DNAnexus was featured in a couple of posters at AGBT this year. DNAnexus scientist, Andrew Carroll, was in the poster hall, sharing data from the Cohorts for Heart and Aging Research in Genomic Epidemiology (CHARGE) consortium genomic analysis project. In addition, Narayanan Veeraraghavan, Lead Programmer Scientist at Baylor’s Human Genome Sequencing Center, presented a poster focused their own variant-calling pipeline, Mercury that was built on the cloud via the DNAnexus platform.
If you missed the conference, or you didn’t get a chance to chat with Andrew or Narayanan, here’s your chance to check out their posters:
- Insights from the Genomic Analysis of 10,940 Exomes and 3,751 Whole Genomes
- Rapid Cloud-based Data Processing and Analysis of >15,000 Exomes in a Collaborative Setting Promotes Novel Gene Discovery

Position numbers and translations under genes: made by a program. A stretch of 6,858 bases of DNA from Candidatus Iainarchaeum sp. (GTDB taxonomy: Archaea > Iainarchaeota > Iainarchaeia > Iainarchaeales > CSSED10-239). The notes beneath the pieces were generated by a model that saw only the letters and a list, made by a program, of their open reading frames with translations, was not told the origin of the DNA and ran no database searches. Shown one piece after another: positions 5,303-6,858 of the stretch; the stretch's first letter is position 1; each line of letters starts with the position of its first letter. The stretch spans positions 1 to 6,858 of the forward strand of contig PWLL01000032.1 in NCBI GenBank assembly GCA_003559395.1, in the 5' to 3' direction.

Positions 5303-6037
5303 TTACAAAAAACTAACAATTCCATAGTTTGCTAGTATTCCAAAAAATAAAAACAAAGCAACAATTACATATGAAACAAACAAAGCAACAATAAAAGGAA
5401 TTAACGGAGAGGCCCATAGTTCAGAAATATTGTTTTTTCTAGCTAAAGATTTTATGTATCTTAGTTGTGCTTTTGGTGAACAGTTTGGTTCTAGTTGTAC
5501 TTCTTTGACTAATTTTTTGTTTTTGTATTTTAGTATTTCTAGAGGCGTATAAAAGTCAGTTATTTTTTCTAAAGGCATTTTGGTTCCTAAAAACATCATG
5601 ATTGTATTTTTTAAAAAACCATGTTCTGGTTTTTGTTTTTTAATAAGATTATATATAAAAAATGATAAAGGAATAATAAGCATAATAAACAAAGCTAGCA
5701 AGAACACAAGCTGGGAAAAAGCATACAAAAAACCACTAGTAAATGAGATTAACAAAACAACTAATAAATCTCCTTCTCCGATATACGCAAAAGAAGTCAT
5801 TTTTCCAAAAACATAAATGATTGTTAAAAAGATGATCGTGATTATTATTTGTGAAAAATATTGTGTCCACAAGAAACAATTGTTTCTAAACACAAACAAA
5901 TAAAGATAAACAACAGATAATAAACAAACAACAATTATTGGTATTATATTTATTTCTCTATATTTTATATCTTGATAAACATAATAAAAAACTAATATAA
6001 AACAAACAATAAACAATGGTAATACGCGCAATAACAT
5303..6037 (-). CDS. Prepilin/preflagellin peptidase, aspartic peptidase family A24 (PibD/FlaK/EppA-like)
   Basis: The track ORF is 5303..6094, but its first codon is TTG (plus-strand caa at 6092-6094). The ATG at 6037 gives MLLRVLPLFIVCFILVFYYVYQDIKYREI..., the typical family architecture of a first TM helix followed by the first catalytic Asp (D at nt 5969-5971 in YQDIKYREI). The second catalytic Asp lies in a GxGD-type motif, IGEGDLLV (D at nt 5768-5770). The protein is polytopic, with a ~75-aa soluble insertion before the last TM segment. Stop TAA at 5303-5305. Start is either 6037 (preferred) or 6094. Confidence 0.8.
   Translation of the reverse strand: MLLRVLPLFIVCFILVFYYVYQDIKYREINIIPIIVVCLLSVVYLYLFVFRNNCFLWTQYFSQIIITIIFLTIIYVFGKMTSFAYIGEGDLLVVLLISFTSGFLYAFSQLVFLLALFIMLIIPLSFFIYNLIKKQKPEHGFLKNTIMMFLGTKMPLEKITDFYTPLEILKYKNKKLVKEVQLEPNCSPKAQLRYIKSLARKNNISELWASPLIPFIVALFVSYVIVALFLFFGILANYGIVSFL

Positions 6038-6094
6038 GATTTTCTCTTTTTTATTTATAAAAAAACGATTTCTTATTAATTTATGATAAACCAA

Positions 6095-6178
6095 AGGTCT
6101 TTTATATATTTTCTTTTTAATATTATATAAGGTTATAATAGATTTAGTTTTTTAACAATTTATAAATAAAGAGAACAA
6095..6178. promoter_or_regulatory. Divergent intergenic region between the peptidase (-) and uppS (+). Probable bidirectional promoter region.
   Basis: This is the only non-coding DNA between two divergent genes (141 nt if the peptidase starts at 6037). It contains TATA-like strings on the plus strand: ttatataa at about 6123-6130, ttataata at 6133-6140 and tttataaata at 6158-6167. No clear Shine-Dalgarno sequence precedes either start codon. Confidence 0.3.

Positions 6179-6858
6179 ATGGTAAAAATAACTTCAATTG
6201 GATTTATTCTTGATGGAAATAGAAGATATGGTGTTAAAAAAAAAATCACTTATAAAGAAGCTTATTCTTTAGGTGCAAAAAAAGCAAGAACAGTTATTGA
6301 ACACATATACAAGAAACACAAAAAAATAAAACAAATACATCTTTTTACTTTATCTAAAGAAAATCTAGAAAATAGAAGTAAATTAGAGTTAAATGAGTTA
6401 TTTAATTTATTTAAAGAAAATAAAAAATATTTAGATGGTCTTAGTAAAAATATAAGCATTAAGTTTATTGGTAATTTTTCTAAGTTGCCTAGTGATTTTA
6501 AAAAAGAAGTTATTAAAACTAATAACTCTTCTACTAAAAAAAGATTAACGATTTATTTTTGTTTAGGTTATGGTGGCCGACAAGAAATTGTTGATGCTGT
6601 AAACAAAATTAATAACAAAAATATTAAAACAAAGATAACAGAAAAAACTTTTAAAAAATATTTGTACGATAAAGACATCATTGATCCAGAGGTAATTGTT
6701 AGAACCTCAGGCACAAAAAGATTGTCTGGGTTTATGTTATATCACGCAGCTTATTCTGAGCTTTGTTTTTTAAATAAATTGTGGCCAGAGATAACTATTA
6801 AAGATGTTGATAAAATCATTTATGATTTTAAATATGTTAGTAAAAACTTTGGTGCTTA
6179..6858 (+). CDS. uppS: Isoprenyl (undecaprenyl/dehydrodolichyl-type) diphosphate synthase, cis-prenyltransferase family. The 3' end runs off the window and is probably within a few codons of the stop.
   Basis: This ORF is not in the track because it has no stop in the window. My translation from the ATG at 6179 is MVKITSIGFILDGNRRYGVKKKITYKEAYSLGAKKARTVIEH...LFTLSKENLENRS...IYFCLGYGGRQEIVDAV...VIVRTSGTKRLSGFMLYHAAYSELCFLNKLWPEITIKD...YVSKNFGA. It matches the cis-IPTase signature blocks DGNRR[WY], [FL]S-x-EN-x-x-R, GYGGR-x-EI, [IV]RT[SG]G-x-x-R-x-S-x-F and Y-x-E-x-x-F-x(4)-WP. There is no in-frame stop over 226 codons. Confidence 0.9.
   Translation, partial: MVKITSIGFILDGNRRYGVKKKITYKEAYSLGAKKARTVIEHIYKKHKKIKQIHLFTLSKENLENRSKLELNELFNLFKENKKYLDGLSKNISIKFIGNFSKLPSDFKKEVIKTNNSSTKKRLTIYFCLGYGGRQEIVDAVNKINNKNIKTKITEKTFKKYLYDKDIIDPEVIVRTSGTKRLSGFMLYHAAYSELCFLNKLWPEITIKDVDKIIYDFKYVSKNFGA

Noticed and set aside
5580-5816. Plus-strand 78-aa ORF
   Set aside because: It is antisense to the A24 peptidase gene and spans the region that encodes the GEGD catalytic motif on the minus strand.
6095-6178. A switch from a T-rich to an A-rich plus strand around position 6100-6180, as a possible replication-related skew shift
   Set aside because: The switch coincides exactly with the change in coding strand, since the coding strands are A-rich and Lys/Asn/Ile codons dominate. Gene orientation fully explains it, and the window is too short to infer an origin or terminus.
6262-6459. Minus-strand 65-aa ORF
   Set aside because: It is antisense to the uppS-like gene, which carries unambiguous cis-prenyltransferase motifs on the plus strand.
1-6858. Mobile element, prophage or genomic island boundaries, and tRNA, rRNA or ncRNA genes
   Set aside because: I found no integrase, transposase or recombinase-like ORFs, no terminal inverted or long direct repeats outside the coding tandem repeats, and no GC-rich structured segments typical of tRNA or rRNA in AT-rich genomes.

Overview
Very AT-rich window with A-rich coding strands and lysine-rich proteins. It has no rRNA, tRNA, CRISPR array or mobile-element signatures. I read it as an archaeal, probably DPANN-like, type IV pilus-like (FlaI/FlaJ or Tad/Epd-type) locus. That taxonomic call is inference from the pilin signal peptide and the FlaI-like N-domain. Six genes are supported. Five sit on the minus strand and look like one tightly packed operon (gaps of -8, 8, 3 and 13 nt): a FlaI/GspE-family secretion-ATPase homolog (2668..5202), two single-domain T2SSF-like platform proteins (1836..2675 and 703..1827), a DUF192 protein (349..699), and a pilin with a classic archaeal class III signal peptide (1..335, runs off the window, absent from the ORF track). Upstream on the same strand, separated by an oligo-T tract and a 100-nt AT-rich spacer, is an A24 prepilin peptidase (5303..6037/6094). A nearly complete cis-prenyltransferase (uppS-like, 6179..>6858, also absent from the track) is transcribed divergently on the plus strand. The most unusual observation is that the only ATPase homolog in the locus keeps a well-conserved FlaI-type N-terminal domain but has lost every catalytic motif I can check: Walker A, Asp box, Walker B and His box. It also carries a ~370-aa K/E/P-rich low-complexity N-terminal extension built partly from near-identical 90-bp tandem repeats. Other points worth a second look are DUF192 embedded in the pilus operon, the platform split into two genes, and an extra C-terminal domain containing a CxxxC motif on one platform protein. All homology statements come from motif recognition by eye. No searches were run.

Andrew presented never seen before data that was generated by Baylor’s Human Genome Sequencing Center using DNAnexus to run Mercury, its own exome and genome analysis pipeline. Interestingly, it was found as exome numbers increase, so do new variants found. Here’s a graph demonstrating that each new exome analyzed yielded novel genetic variation, rather than reaching a plateau after some critical mass of exomes:
For Andrew’s perspective on the poster, check out this short video:
The heart of Narayanan’s poster centered around Mercury on the Cloud Analytics (MOCA), an automated NGS pipeline HGSC developed, which upon being ported to DNAnexus was used successfully for novel gene discovery in two large-scale projects: CHARGE and Baylor-Hopkins Center for Mendelian Genomics (BHCMG). Some of the key features in this production pipeline cited in the poster include: zero setup, on-demand scale-up, version control, reproducibility, compliance with CAP/CLIA/HIPAA, and ISO 27001 data handling and security and compliance.
We look forward to seeing alternate workflows being built on DNAnexus by CHARGE commons to benchmark studies without the need to install or configure analysis tools.